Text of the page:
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Scientific Pig-Out (January 30, 2009).
The American Physical Society is pleased with the bit of pork congress is giving the National Science Foundation and the National Aeronautic and Space Administration in the American Recovery and Reinvestment Act of 2009 that just passed the U.S. House of Representatives.  I explain why I believe their joy is misplaced, and why astronomy and astrophysics may see a long-term decline in funding because of increased government spending.
An Implausible Light Thrust (October 10, 2008).
The Chinese government is investing in a rocket engine called the Emdrive that generates thrust with microwaves.  There appears to be a slight problem, however, with this engine: it violates conservation of momentum.
No Bang from the Big Bang Machine (September 17, 2008).
The Large Hadron Collider at CERN, a machine that accelerates protons to very high energies and then bangs them together, began operating on September 10 Some believe this machine threatens Earth. They need not worry, because the particle collisions created in this machine occur daily when cosmic rays strike Earth's atmosphere. Man can't rival nature's extremes.
Spotting the Minimum (September 3, 2008).
Recently some people have claimed that the Sun is entering a new Maunder Minimum?a decades-long period of no sunspot activity, and that this will cause the Earth's atmosphere to cool.  The sun is certainly quiet in 2008, but this is the normal quiet of a minimum in the 11 year sunspot cycle.  Clearly the tendency to interpret normal variations as fundamental changes is not confined to the global warming alarmists.
The Allure of Manned Space Flight (August 22, 2007).
At one time in the technological vanguard, manned space flight long ago slipped into irrelevance, as the technological forefront passed to computer science and biotechnology. Manned space flight remains frozen in time, but the roar of a rocket rising on a column of fire still has its visceral allure.
What's in a Name? (September 6, 2006).
The recent IAU decision to precisely define the word planet brings the word more in line with how scientists think about objects orbiting the Sun. This evolution of a term in astronomy as our understanding improves is not unusual; terminology is born in phenomenology, but it is refined in the confrontation of theory with observation. The demotion of Pluto to dwarf planet status has more impact outside of the scientific community than within the community.
Astronomy and the Liberal Arts (August 16, 2006).
Not every subject that a scholar finds fascinating is worth studying. Universities can approach the question of what to study from two standpoints: what does a professional need to know to perform his job, and what does a man need to know to live life. Astronomy has no commercial value; its study is justified by helping us answering some of our universal and timeless questions. In short, astronomy is part of a liberal arts education.
Content-Free Academic Freedom (August 2, 2006).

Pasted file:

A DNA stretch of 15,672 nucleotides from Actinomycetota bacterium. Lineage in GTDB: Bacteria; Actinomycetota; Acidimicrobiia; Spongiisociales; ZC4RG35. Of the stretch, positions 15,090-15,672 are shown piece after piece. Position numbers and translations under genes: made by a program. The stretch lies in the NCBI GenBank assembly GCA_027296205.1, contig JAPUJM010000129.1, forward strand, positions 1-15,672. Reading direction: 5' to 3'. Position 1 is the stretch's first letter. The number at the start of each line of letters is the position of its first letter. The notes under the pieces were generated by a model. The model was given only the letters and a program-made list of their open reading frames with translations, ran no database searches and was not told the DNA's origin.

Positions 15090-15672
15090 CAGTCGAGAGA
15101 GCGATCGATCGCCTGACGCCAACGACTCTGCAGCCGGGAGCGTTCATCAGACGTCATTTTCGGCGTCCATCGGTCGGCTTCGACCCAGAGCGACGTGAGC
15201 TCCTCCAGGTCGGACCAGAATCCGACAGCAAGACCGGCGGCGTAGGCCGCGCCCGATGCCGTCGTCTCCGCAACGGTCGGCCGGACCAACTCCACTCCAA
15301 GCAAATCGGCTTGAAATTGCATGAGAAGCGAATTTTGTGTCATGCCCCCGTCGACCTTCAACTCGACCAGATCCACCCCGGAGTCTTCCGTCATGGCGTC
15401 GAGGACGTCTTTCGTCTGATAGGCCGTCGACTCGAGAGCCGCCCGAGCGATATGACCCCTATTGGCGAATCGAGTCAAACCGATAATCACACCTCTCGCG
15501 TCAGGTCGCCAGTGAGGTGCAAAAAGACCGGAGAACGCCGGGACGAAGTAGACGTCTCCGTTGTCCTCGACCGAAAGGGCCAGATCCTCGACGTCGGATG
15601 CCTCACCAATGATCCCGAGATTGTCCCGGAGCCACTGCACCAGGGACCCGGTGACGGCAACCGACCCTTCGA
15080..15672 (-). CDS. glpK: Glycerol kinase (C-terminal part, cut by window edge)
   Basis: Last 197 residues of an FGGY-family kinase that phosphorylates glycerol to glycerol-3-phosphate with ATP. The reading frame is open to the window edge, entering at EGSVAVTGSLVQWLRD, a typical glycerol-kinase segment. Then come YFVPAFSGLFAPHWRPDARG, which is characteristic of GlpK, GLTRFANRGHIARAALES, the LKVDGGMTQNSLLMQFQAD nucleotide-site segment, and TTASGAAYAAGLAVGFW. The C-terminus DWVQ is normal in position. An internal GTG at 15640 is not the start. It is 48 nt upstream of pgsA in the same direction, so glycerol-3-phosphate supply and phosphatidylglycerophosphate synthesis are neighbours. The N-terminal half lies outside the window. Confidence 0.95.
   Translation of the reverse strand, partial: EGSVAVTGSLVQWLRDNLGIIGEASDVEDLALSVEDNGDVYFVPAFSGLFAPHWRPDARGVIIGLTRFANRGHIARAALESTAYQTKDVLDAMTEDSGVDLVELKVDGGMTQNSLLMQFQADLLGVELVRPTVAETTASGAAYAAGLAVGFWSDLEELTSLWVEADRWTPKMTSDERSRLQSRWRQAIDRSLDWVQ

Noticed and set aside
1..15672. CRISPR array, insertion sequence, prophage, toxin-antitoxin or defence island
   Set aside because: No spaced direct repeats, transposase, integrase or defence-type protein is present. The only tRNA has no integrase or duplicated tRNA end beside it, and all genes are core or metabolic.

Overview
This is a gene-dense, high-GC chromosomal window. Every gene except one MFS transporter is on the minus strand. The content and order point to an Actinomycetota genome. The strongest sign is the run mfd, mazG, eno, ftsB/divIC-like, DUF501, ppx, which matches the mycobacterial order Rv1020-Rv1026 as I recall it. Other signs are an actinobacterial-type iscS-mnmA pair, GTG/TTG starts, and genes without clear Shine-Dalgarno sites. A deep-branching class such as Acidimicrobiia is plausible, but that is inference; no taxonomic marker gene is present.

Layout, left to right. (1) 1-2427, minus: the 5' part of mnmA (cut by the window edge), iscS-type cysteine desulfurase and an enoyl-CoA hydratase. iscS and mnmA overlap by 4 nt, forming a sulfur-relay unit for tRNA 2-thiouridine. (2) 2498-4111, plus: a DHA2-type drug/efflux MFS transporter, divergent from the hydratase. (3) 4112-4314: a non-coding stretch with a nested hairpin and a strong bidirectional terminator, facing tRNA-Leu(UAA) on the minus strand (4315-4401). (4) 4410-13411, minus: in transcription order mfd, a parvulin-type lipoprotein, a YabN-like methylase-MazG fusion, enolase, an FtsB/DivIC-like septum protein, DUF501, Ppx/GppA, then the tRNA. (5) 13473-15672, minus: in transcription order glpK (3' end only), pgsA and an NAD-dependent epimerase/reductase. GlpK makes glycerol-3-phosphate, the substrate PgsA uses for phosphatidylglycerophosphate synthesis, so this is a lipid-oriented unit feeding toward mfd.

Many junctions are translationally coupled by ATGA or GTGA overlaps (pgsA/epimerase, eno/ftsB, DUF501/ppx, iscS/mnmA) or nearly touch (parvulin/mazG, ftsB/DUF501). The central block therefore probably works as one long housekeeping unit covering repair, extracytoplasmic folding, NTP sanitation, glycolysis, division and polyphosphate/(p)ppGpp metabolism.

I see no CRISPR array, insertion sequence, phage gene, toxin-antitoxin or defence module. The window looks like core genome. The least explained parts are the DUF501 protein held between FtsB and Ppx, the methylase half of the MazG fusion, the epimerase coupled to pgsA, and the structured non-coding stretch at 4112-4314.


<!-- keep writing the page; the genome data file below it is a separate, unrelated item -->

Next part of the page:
Professor Stanley Fish's idea of academic freedom is that the scholar can study anything that has an ?intellectually payoff,? but he cannot proselytize his students to his beliefs. This view of academic freedom cannot work in the sciences, where an undergraduate education consists of nothing but proselytizing students to our basic understanding of science.
Estranged Theory (June 7, 2006).
The theoretical astrophysics community is limited in its ability to describe what we see in our universe, in part because our information on astronomical objects is limit, and in part because the physics underlying astronomical objects is too difficult to solve with pencil and paper or to simulate with a computer. For this reason, the theoretical astrophysics community is somewhat estranged from the observational astronomy community.
Intellectual Inertia (May 24, 2006).
We like to hang onto our old ideas. This is as much true in business as in science. But while the free market provides a force to encourage and reward the successful development of new business ideas and punish the continued pursuit of outdated ideas, pressures within the scientific community tend to reinforce a scientist's natural tendency to cling to old theories that come into conflict with new data. As a consequence, changes within the economy are evolutionary, while changes within the sciences are revolutionary.
The Urge to Explain (February 15, 2006).
Phenomena without explanation is as intolerable as a grain of sand in our shoes. When a phenomena is first seen, theorists flood the journals with theories to explain the phenomena. But astrophysics is almost always too complex to be solved on the basis of a handful of observations. Serious theories for a phenomena come after observers have answered some key questions, first of which is where in the universe are the objects creating the phenomena.
Planet Killers (August 24, 2005).
In 1930 the discovery of Pluto was regarded as a great achievement, for the effort to find Pluto was spurred by theoretical predictions of a ninth planet. But Pluto is embarrassingly small, too small to be the predicted ninth planet. Now we are finding more and more Pluto-sized objects beyond the orbit of Neptune. We should take the hint, remove Pluto from the list of planets in the Solar System, and simply consider it as one of the largest planetoids in the Kuiper Belt.
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